How to Enable Timestamp in History Command Output

In this blog post, we will show you how to enable timestamp in history command output.

If you’re a command-line enthusiast, you probably use the history command regularly to recall past commands. It’s a handy feature that allows you to review your actions, streamline your workflow, and even troubleshoot if needed. However, there’s a way to supercharge your history logs by enabling timestamps. By default, history command stores last one thousand commands in their output.

Why Timestamp Matter:

By default, the history command in Linux & Unix only displays the list of commands with line numbers, making it challenging to determine when you executed each command. Enabling timestamp in your history command output can significantly enhance your productivity and help you gain insights into how you spend your time on the terminal. Timestamps offer a clearer perspective on your workflow, assisting you in tracking when specific tasks were performed, and identifying potential bottlenecks.

Enable Timestamp in History Command

Sample Output of History Command,

# history


As we can see in above history command output what commands were executed but issue is here that we do not have timestamp in output. So, we can’t say anything about the timings of command execution.

So, to enable timestamp in history command output, we must configure “HISTTIMEFORMATshell variable.

Execute following command to configure this variable

# export HISTTIMEFORMAT="%F %T "


  • %F –> shows Date in the format ‘YYYY-M-D’ (Year-Month-Day)
  • %T –> shows Time in the format ‘HH:MM:S’ (Hour:Minute:Seconds)

Now execute the history command again and verify whether we can see date and time in front of each command,

# history


That’s it we have successfully enable timestamp in history command. To make “HISTTIMEFORMAT” variable persistent across the reboot, configure it permanently in ~.bashrc file , append the following code at end of file

# vi ~/.bashrc

Save and exit the file.

To make changes of bashrc file into the effect immediately, execute beneath command,

# source  ~/.bashrc

In case if you wish to remove timestamp from history command then remove the line which contains “export HISTTIMEFORMAT=”%F %T ” from ~/.bashrc file

If you want to enable timestamp in history command for all local users too, then define the variable HISTTIMEFORMAT in /etc/profile file instead of root user’s ~/.bashrc file.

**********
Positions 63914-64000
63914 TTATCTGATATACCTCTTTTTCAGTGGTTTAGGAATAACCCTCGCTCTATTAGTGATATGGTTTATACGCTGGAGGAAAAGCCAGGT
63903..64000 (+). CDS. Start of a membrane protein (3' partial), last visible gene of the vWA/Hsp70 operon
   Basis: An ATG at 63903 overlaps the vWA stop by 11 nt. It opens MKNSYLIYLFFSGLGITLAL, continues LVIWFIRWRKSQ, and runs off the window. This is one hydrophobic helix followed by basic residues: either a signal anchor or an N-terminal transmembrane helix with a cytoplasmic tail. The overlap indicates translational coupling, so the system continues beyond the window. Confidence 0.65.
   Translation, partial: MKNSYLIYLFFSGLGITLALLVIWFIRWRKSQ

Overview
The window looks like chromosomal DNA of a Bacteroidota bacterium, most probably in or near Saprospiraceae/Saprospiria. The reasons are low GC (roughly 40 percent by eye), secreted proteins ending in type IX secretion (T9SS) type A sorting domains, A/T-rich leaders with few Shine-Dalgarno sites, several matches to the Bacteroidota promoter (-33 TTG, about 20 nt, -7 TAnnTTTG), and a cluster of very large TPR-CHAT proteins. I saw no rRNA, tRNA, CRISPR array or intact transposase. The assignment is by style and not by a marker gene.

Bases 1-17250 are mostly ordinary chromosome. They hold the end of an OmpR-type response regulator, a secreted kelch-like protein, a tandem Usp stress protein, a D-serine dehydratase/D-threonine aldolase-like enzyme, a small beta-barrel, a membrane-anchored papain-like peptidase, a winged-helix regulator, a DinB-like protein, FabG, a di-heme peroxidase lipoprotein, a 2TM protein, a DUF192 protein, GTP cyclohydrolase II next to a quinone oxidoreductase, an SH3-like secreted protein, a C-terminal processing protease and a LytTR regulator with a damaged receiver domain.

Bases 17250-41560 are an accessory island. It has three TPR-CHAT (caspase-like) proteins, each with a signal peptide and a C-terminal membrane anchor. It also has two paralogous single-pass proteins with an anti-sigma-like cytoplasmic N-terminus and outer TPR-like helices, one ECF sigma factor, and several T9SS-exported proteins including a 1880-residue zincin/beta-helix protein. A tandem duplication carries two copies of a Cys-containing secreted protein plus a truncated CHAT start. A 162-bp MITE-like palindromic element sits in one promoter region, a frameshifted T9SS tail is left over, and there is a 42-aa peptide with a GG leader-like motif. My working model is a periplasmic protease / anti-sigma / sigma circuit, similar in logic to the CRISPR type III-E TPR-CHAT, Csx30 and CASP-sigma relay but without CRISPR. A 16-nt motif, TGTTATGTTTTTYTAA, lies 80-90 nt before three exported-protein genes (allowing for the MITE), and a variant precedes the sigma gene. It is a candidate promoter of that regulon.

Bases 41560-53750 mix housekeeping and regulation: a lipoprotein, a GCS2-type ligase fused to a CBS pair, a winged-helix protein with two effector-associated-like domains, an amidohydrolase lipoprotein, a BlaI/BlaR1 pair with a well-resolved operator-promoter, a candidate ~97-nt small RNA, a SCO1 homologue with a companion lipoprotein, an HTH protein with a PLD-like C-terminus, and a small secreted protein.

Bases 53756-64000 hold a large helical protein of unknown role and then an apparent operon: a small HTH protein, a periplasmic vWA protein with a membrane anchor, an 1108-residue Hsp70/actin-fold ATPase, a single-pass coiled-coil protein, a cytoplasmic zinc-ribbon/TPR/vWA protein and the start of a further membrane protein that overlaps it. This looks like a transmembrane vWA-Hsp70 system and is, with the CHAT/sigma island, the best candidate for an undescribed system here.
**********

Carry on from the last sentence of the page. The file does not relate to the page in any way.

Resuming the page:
# vi /etc/profile

Save and exit the file. To make above changes into the effect , source it.

# source  /etc/profile

Now run history command via local user and see whether date and time is visible in front of each command.

[root@mail ~]# su - linuxtechi
[linuxtechi@mail ~]$ history
    1  2019-10-28 01:07:46 exit
    2  2019-10-28 01:07:46 exit
    3  2019-10-28 01:07:46 sudo vi /etc/fstab
    4  2019-10-28 01:07:46 vi /etc/ntp.conf
    5  2019-10-28 01:07:46 exit
    6  2019-10-28 01:07:46 echo $JAVA_HOME
    7  2019-10-28 01:07:46 exit

That’s all from this post. If you have it useful and informative, please do share it among your technical friends and share your queries and feedback in below comments section.

5 thoughts on “How to Enable Timestamp in History Command Output”

  1. yes, the timestamps on this are just ‘when they’re output to the command prompt. it’s not valid timestamp data

  2. You will have to wait guys. It will show same time old history command because for those time was not taken. You give some command after interval of few mins/seconds, you will see correct time.

  3. I see my code is always giving current time when I execute with HISTTIMEFORMAT. Could you please assist
    set -o history
    HISTTIMEFORMAT=”%d/%m/%y %T” history | grep -v grep | | grep “\/test\.sh -f \input.xml”| tail -n1


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